Children House

Zulkifal Ahmed, Mariam Kazi, Rubab Anis
University of Karachi, Department of Visual Studies

Project idea

In the village of Senegal, trees are considered sacred and are protected by the people. The term "protecting our bamboo shoots" is metaphorically used ensuring that adequate development is essential to build a better future for our children as they suffer from stunting due to nutritional problems, caused by poverty, climate change, conflicts and crisis. Located in the village of Baghère, along the secondary access leading to the village and Diarifa placed on a plot with a flat and sandy terrain, lies the Children's house with acacia and mango trees in the background, a space intended to combat child malnutrition through raising awareness in the community and, together with the medical guards, choosing the appropriate treatment for individuals at risk by offering them therapeutic nutritional material and providing free assistance. Our structure acts as an interface between the ground and the sky that brings comfort and warmth. We strive to bring a sense of protection, nurture and sensitivity through a holistic and humane approach. Through the activity of play we restore the missing element in our built environment that adds to the psycho- physical development of the children. The footprint has been set near to the pedestrian access, orientating most of the facade towards the North and creating openings from North- East to South- West for ventilation. Following grid based bamboo frame we have been able to plan our programs such as administration and hospitality in spaces that are aligned along whereas storage and recreational spaces have been formed within the bamboo structure. The recreational wall offers user dynamic and interactive spaces which spark curiosity through the sense of hide and reveal, inviting them to explore, understand and pave ways within the frame. The mud tunnel provides a secure enclosure in contrast to the heightened structure through this the children will be able to express and expand their understanding of experiences within spaces.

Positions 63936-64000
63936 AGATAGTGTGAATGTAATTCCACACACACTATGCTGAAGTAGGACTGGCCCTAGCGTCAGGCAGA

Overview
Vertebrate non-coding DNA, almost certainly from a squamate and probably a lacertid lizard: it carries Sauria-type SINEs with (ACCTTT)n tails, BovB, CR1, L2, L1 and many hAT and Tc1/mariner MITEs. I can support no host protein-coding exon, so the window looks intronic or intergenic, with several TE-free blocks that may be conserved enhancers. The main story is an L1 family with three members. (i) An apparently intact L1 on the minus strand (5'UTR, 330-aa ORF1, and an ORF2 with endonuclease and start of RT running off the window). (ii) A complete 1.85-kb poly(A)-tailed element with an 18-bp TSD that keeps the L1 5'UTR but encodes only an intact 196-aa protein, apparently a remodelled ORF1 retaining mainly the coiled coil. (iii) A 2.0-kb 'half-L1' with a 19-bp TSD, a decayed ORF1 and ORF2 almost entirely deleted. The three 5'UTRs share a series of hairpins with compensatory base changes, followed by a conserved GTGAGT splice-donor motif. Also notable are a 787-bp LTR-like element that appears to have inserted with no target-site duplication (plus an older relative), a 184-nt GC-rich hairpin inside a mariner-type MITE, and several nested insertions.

Project description

Materials were an integral part of our design process. Our goal was to make responsible choices keeping sustainability, construction, availability and maintenance in mind. The structure is planned on a grid to be made out of Bamboo, a material that is not only affordable and locally available but fast growing and a material we will not run out of. To provide privacy through the walls, the voids between the bamboo frames are covered by bamboo fences and a layer of clay is put over it. The clay walls are sustainable and durable and will keep the structure well insulated. The thick walls of clay can retain heat during the day, and then slowly release it at night. The bamboo fence will act as a reinforcement for the clay walls. For some walls the voids among the framed structure are treated with woven/weaved palm leaves through which the filtered sunlight will come into the spaces and create dramatic shadows, the perforation among the weaving will provide a cooling environment inside the space. Rammed earth is to be used for the flooring of the structure as it is non-polluting and will retain heat inside the structure during colder months preventing extreme interior temperature changes, it does not require any additional waterproofing due to its resistance towards moisture.

Technical information

The construction of the structure can be carried out easily by the local people of Senegal. Before the construction starts bamboo is treated with salt water to protect it from insects. A bamboo structure does not require any reinforced foundation. Therefore, the construction process will start by digging holes into the ground and plugging the bamboos into the holes. After plugging the bamboos, the holes will be filled with crushed stones and weigh on the ground. Later on a binding material is poured over the stones so that the bamboo can stand firmly on its own. The vertical and horizontal bamboo poles will be tied together with coconut rope. After the framed str ucture, bamboo fences are installed as reinforcement within the frames and a thick layer of clay or rammed earth will be laid over it. The roof will be constructed on the same grid by keeping the cavity layer among each grid to trap the hot air and provide insulation to the structure. The roof structure will be covered with sliced bamboos tied together side by side to provide shelter and collect rainwater. The floor will be made of rammed earth which is a mixture of natural and sustainable materials like cl ay, straw, thatch etc. All of these materials combined together in a mixture provide strength and insulation durability


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